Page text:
What is the Difference Between GAAP and IFRS?

Difference Between GAAP and IFRS

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Difference Between GAAP and IFRS

GAAP (Generally Accepted Accounting Principles) and IFRS (International Financial Reporting Standards) are two sets of accounting standards that companies use to prepare their financial statements. These standards guide how transactions and other accounting events are recognized, measured, presented, and disclosed in financial reports.


GAAP is primarily used in the United States. It is issued by the Financial Accounting Standards Board (FASB), a private-sector organization. GAAP is known for being rules-based, meaning it provides specific, detailed instructions for many accounting scenarios. Some argue that this approach leaves less room for interpretation, but it can also result in complexity and make it harder to apply the standards to new or unique situations.


IFRS is used in more than 140 countries worldwide, including in the European Union. It is issued by the International Accounting Standards Board (IASB), an independent, private-sector body. IFRS is more principles-based, meaning it provides broad guidelines that can be applied to a wide variety of situations. Some argue that this approach provides more flexibility and better allows for judgment in reflecting the economic substance of transactions, but it can also result in less comparability across companies.

Key Differences

While GAAP and IFRS have many similarities, there are also several key differences between them, including:

  • Inventory costing: GAAP allows the use of the Last In, First Out (LIFO) method for inventory costing, while IFRS does not.
  • Reversal of inventory write-downs: GAAP prohibits the reversal of inventory write-downs, while IFRS allows it if specific criteria are met.
  • Component depreciation: While both GAAP and IFRS allow for the depreciation of property, plant, and equipment components separately, IFRS strongly encourages it, but under GAAP, this practice is less common.
  • Intangible assets: GAAP and IFRS have different criteria for recognizing and measuring intangible assets like research and development costs.
  • Presentation of financial statements: The formats for presenting financial statements also vary under GAAP and IFRS.

It’s important to note that the goal of both GAAP and IFRS is to provide accurate, transparent, and consistent financial information to investors and other stakeholders. There is also an ongoing effort to converge the two sets of standards to improve comparability and consistency across different jurisdictions.

Example of the Difference Between GAAP and IFRS

Let’s provide a few examples of how GAAP and IFRS could lead to different reporting outcomes:

Example 1: Inventory Costing

Consider a manufacturing company that has a significant amount of inventory.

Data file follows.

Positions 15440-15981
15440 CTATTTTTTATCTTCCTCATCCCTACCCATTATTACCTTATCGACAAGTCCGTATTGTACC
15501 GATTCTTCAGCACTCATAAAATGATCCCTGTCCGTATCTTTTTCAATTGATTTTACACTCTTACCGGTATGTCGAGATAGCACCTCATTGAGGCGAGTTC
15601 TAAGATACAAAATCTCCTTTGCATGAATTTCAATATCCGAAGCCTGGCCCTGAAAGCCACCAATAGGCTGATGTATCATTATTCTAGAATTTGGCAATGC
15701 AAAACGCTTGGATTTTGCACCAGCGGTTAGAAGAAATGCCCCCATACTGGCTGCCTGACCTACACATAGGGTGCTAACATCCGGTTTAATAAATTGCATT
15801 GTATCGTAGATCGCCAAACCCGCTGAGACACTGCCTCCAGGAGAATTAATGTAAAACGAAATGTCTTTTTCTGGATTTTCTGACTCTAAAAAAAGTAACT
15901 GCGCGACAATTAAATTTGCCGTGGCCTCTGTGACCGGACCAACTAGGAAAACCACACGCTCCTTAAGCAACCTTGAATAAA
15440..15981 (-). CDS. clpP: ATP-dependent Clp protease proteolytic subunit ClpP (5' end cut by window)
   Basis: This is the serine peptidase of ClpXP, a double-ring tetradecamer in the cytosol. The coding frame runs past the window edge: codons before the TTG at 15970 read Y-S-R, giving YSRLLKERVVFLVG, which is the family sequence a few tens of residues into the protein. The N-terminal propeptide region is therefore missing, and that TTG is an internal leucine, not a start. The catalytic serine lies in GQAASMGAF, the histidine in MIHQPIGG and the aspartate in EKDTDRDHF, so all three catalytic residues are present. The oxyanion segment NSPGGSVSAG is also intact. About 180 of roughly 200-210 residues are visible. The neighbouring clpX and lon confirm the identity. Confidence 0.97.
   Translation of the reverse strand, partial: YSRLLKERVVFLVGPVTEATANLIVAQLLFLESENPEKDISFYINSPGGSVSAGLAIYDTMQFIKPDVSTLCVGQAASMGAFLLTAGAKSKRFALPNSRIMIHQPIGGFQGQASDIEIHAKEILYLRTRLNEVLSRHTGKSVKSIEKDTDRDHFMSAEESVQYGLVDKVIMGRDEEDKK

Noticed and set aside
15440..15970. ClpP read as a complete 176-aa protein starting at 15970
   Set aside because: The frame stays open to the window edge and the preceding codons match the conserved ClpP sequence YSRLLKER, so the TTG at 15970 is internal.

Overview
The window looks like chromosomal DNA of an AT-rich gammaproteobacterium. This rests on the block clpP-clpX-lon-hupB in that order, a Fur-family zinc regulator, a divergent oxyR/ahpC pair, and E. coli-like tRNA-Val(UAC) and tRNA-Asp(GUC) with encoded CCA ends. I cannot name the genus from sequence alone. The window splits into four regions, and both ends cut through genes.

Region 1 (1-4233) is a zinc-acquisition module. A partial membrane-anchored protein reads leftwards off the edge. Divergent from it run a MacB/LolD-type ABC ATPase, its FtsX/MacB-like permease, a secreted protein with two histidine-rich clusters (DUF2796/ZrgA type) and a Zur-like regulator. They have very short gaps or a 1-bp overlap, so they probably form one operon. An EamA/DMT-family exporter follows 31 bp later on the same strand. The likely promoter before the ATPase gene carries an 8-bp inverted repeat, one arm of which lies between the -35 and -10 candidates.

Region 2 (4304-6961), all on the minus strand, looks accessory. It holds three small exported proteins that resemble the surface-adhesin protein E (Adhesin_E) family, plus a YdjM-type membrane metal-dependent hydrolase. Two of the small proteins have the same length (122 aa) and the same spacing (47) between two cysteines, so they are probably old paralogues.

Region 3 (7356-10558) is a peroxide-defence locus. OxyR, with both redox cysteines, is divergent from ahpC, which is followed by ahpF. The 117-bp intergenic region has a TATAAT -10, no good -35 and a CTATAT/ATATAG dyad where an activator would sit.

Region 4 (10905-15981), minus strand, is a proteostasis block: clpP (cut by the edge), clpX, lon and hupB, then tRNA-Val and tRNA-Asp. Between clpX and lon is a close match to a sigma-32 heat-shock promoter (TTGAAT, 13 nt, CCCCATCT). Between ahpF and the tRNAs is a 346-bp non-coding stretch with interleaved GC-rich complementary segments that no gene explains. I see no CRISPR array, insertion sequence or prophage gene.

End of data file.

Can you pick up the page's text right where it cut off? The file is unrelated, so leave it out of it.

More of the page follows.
Under GAAP, the company could choose to use the Last In, First Out (LIFO) method of inventory valuation. If the cost of acquiring inventory has been increasing, LIFO would result in a higher cost of goods sold and a lower net income compared to the First In, First Out (FIFO) method, because the most recently acquired (and more expensive) items are considered sold first.

However, under IFRS, the LIFO method is not allowed. The company would have to use another method like FIFO or weighted average cost, which could result in a lower cost of goods sold and a higher net income if inventory costs have been rising.

Example 2: Reversal of Inventory Write-downs

Now, imagine that the same manufacturing company had to write down the value of its inventory due to obsolescence. Later, the market conditions change, and the value of the inventory recovers.

Under GAAP, the company is not allowed to reverse the inventory write-down. The write-down would have led to a loss when it was recognized, and the subsequent recovery in value would not affect the company’s financial statements.

However, under IFRS, if the conditions that caused the inventory to be written down are no longer present, the company can reverse the write-down. This would result in a gain recognized in the period of the reversal, increasing the company’s net income.

Example 3: Intangible Assets

Lastly, consider a tech company that incurs significant research and development (R&D) costs.

Under GAAP, most R&D costs are expensed as incurred, which decreases net income. Only when the product has been proven to be commercially viable can subsequent costs be capitalized.

Under IFRS, R&D costs are divided into a research phase and a development phase. Costs in the research phase are expensed as incurred, similar to GAAP. However, once a project has moved into the development phase, which is typically when commercial viability has been assessed, the costs can be capitalized, which may result in higher net income compared to GAAP.

These examples demonstrate how using GAAP or IFRS can lead to different financial results, making it important for users of financial statements to understand the accounting standards used by the company.

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